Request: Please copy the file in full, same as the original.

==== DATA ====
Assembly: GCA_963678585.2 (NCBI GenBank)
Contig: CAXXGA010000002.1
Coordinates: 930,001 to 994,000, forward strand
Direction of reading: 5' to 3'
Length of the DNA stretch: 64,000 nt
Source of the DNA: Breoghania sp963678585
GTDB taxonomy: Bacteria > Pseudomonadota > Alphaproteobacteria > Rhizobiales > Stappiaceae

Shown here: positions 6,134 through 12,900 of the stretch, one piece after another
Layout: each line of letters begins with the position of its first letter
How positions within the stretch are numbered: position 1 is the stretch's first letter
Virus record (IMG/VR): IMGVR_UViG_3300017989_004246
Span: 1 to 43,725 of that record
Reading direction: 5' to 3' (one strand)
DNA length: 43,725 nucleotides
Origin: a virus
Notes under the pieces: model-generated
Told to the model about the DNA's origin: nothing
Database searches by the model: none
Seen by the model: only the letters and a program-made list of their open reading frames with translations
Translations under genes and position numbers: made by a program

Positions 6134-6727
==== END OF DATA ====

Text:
Assembly: GCA_963678585.2 (NCBI GenBank)
Contig: CAXXGA010000002.1
Coordinates: 930,001 to 994,000, forward strand
Direction of reading: 5' to 3'
Length of the DNA stretch: 64,000 nt
Source of the DNA: Breoghania sp963678585
GTDB taxonomy: Bacteria > Pseudomonadota > Alphaproteobacteria > Rhizobiales > Stappiaceae

Shown here: positions 6,134 through 12,900 of the stretch, one piece after another
Layout: each line of letters begins with the position of its first letter
How positions within the stretch are numbered: position 1 is the stretch's first letter
Virus record (IMG/VR): IMGVR_UViG_3300017989_004246
Span: 1 to 43,725 of that record
Reading direction: 5' to 3' (one strand)
DNA length: 43,725 nucleotides
Origin: a virus
Notes under the pieces: model-generated
Told to the model about the DNA's origin: nothing
Database searches by the model: none
Seen by the model: only the letters and a program-made list of their open reading frames with translations
Translations under genes and position numbers: made by a program

Positions 6134-6727